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Averting a threatened filibuster by Sen. Jesse Helms, R-N.C.,...

By JOHN F. BARTON

WASHINGTON -- Averting a threatened filibuster by Sen. Jesse Helms, R-N.C., the Senate Thursday approved a pro-British resolution calling on Argentina to remove its troops from the Falkland Islands.

The vote was 79-1, with Helms casting the dissenting vote.

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Earlier Thursday, the House Foreign Affairs Committee approved by voice vote another resolution expressing 'full U.S. diplomatic support' for Britain should it go to war with Argentina over the Falklands.

The Senate resolution said 'the United States cannot stand neutral with regard to implementation of U.N. Security Council Resolution 502,' which accused Argentina of aggression and called for its withdrawal.

Recognizing Britain's right to self defense under the U.N. Charter, it called on the administration 'through consultations with Congress, to further all efforts, pursuant to Security Council Resolution 502, to achieve full withdrawal of Argentine forces from the Falkland Islands.'

Helms had threatened to filibuster if a stronger resolution he considered to be too offensive to Argentina was brought up. 'It would have been dangerous to throw away our coalition for cooperation we must have to prevent a communist takeover of Central America,' Helms said.

But Sen. Joseph Biden, D-Del., a member of the Senate Foreign Relations Committee and author of the earlier resolution, said the one approved by the Senate 'clearly recognizes the United States is on the side it should be on, the side of Great Britain.'

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'We stand four square with Great Britain. Argentina was wrong. Great Britain was right,' Biden said.

Sen. John Warner, R-Va., said, 'We are gravely concerned that the Argentine government abandoned the rule of law and replaced it with the rule of force.'

Sen. Daniel Moynihan, D-N.Y., paraphrased Dante, saying, 'The hottest spots in hell are reserved for those who in time of danger maintain neutrality. We have just avoided that by supporting Britain.'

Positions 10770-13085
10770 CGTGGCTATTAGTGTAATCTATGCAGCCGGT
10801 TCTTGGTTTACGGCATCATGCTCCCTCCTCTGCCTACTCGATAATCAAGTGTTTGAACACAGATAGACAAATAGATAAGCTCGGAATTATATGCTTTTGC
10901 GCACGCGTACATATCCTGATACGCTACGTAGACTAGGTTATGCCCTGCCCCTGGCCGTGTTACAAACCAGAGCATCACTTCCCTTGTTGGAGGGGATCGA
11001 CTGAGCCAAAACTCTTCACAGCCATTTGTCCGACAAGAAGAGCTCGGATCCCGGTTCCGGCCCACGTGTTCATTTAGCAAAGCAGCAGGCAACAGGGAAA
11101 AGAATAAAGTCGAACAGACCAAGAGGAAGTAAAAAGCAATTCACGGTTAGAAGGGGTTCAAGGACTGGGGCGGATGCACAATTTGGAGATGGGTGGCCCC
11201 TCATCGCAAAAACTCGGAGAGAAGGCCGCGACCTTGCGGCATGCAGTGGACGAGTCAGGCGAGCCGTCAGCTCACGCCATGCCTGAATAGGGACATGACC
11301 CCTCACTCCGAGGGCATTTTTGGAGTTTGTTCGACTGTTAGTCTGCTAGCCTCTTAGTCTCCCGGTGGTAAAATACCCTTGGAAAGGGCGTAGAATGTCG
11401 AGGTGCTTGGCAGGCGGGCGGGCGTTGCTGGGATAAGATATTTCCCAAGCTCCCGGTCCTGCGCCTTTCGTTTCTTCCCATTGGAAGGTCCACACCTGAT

The Senate resolution noted that 'on April 2, 1982, armed forces of Argentina seized and occupied the Falkland Islands, a crown colony of the United Kingdom.'

It added: 'The United States Government has provided good offices to the search for the diplomatic solution required by Security Council Resolution 502 and called for by the Organization of American States.'

It noted that 'no treaty obligation of the United States requires or implies United States support of ... any act of international aggression' and that there are long standing bonds of friendship between the United States and the Britain.

The House resolution also calls on Argentina to withdraw its military forces from the disputed Falklands Islands in accordance with U.N. Security Council Resolution 502.

The resolution, sponsored by Rep. Stephen Solarz, D-N.Y., and co-sponsored by five other committee members, is expected to reach the House floor next Tuesday.

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It said that 'in compliance with United Nations Security Council Resolution 502, it is the sense of the House of Representatives that Argentina should withdraw its forces from the Falkland Islands, and, if the efforts to resolve the conflict through peaceful means fail, the United States should provide full diplomatic support to Great Britain in its efforts to uphold the rule of law.'

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